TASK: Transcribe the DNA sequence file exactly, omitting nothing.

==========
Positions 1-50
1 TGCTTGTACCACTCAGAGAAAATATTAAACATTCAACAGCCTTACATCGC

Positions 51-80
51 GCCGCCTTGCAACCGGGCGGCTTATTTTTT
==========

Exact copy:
Positions 1-50
1 TGCTTGTACCACTCAGAGAAAATATTAAACATTCAACAGCCTTACATCGC

Positions 51-80
51 GCCGCCTTGCAACCGGGCGGCTTATTTTTT